It's the computer industry's dirty little secret. Despite what those jitterbugging bunny-suit-clad folks in the Intel commercials would like you to believe, you don't need to purchase a $2,000 PC every few years to tap into the latest and greatest things a computer can do. For several hundred dollars, you can buy accessories that will make your aging PC look, sound, and act like a jazzy new model. "These days, computers--even old ones--are pretty darn fast," says Dean McCarron, a principal at Scottsdale (Ariz.)-based Mercury Research, which tests components for PC makers. "You just need to tweak the parts that need help."
Of course, if your machine runs on a 386 or 486 microprocessor, there's little you can do to bring it up to 21st century standards. But if you're using a two- to three-year-old computer with a Pentium chip, it pays to modify it. Want to play the latest 3-D games? Try a graphics accelerator board. Tired of tinny sound? Add new speakers and a better sound card. Interested in a faster connection to the Internet? Buy a 56k modem or ask your cable-TV company if it offers superspeedy Internet access.
IT'S A SNAP. Before you do any of that, make sure your computer has at least 32 megabytes of memory. You can check the amount by watching the messages that speed by every time you turn on your computer. Installing new memory is a snap--literally. You slide little cards diagonally into slots inside the back of the computer, then snap them to the vertical position. Generally, you have to add memory cards in identical pairs. If your computer came with 8 MB, for example, you get an extra 32 MB by installing two 16 MB cards, costing $40 or less each. Better yet, buy four--and pitch those that came with your computer.
Once you've added memory, you can turn to upgrading audio and video. The easiest improvement is connecting new speakers. Those that came with your PC are akin in quality to the tiny, tinny ones built into TV sets. Far richer sound can be had by plugging better speakers into the same jacks on the back of your PC. Try the top-rated Cambridge SoundWorks, which come with a separate subwoofer (around $220) or a Bose MediaMate pair ($200). Tighter budgets can go for Labtech's $45 LCS-1022 system.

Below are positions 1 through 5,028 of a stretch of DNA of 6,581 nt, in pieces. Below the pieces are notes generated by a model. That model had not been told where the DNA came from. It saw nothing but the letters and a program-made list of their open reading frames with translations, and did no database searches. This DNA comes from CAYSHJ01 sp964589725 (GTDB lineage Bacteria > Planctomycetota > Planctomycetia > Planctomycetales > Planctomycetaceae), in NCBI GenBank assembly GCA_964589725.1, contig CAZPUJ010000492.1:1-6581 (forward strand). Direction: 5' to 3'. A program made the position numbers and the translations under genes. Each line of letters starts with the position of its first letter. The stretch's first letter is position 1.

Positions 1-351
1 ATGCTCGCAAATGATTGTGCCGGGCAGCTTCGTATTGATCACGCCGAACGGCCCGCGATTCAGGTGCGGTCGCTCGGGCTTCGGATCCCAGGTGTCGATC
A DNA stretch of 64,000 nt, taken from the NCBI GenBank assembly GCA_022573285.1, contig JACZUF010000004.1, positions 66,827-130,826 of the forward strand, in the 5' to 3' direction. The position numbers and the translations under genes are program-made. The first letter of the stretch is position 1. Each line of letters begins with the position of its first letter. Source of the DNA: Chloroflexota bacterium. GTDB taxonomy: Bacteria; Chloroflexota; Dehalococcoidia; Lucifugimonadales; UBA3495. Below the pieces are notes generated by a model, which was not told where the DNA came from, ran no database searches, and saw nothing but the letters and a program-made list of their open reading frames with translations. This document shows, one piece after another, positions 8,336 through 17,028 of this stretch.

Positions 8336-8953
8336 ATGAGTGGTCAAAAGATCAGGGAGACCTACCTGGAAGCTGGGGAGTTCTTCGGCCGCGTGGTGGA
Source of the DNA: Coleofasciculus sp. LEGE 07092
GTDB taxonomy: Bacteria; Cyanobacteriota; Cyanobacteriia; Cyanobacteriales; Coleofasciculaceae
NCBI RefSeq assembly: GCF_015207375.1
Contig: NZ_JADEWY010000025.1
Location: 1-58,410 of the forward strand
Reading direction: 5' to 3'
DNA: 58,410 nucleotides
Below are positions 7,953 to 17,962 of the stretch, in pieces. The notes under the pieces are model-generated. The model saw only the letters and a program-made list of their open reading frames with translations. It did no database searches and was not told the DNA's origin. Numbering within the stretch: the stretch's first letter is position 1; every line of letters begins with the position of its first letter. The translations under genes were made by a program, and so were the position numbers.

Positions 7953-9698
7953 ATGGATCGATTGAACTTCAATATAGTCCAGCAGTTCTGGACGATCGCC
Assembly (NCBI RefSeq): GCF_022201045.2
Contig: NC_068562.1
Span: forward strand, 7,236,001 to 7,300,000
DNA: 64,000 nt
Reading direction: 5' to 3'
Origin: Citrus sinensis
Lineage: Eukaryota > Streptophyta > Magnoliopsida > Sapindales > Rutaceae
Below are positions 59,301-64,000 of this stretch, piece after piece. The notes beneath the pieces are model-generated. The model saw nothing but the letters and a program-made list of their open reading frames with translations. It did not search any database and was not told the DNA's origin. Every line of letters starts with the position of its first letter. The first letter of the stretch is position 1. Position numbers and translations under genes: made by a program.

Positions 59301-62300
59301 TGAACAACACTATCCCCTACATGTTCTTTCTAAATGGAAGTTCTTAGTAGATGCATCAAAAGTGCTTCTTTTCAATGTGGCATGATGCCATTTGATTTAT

If you're an avid player of computer games, you'll probably want to enhance your system's sound further with a 3-D audio card. This inexpensive add-on allows you to appreciate fully the incredible sound effects on the newest games, which can give the impression of an aircraft roaring overhead and bombs bursting behind you. An audio card makes sound seem to come from different places, much the way strategically positioned speakers would in a home theater. Creative Labs' $180 Sound Blaster AWE64 Gold is one of the best.
Video that gives you the feeling of moving in three-dimensional space is also a must for running the latest game titles and educational software. Dozens of add-on 3-D graphics cards are available, ranging in price from less than $100 to slightly more than $200. Hard-core gamers can tell you their latest favorite, which changes almost monthly as faster makes are introduced. But the good bets include Diamond's Monster 3-D, for around $200, and Matrox Graphics' $100 m3D.
Even if you aren't a serious gamer, there are valid reasons to upgrade your PC's graphics. If you've recently added a 17- or 19-in. monitor, chances are your system isn't taking full advantage of it. For that, you should use a 2-D/3-D combo card, such as ATI's $230 All-in-Wonder Pro. It will give you adequate 3-D performance for the occasional game, but it can dramatically boost the resolution and refresh rate of your monitor. That means you can see more of a spreadsheet, for example, with less eye fatigue and fewer headaches.
Sound and video upgrades offer a hidden bonus. Because they have their own dedicated processor chips, they automatically free up the main computer for other jobs, thus giving you a speedier machine. And that's really what you wanted all along.